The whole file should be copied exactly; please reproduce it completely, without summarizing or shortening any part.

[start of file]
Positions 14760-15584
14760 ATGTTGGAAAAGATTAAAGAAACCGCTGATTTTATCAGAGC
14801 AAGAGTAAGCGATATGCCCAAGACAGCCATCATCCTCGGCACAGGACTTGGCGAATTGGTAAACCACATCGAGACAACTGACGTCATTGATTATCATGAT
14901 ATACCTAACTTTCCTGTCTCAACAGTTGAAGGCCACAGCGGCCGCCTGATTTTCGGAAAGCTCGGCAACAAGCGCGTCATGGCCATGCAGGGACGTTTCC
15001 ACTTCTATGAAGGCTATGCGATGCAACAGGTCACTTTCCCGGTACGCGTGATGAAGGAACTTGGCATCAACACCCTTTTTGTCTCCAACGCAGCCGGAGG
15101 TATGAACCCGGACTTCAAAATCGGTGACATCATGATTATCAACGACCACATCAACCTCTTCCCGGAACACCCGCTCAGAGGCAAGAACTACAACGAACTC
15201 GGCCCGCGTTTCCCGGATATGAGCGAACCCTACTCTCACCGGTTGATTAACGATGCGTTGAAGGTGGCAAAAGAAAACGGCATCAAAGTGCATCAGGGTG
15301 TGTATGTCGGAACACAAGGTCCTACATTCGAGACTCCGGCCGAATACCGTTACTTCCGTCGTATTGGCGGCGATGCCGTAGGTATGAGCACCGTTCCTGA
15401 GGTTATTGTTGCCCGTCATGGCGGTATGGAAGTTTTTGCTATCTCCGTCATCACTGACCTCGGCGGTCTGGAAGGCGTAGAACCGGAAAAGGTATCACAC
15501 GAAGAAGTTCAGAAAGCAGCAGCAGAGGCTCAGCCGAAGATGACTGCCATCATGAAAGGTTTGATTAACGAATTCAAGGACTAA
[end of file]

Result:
Positions 14760-15584
14760 ATGTTGGAAAAGATTAAAGAAACCGCTGATTTTATCAGAGC
14801 AAGAGTAAGCGATATGCCCAAGACAGCCATCATCCTCGGCACAGGACTTGGCGAATTGGTAAACCACATCGAGACAACTGACGTCATTGATTATCATGAT
14901 ATACCTAACTTTCCTGTCTCAACAGTTGAAGGCCACAGCGGCCGCCTGATTTTCGGAAAGCTCGGCAACAAGCGCGTCATGGCCATGCAGGGACGTTTCC
15001 ACTTCTATGAAGGCTATGCGATGCAACAGGTCACTTTCCCGGTACGCGTGATGAAGGAACTTGGCATCAACACCCTTTTTGTCTCCAACGCAGCCGGAGG
15101 TATGAACCCGGACTTCAAAATCGGTGACATCATGATTATCAACGACCACATCAACCTCTTCCCGGAACACCCGCTCAGAGGCAAGAACTACAACGAACTC
15201 GGCCCGCGTTTCCCGGATATGAGCGAACCCTACTCTCACCGGTTGATTAACGATGCGTTGAAGGTGGCAAAAGAAAACGGCATCAAAGTGCATCAGGGTG
15301 TGTATGTCGGAACACAAGGTCCTACATTCGAGACTCCGGCCGAATACCGTTACTTCCGTCGTATTGGCGGCGATGCCGTAGGTATGAGCACCGTTCCTGA
15401 GGTTATTGTTGCCCGTCATGGCGGTATGGAAGTTTTTGCTATCTCCGTCATCACTGACCTCGGCGGTCTGGAAGGCGTAGAACCGGAAAAGGTATCACAC
15501 GAAGAAGTTCAGAAAGCAGCAGCAGAGGCTCAGCCGAAGATGACTGCCATCATGAAAGGTTTGATTAACGAATTCAAGGACTAA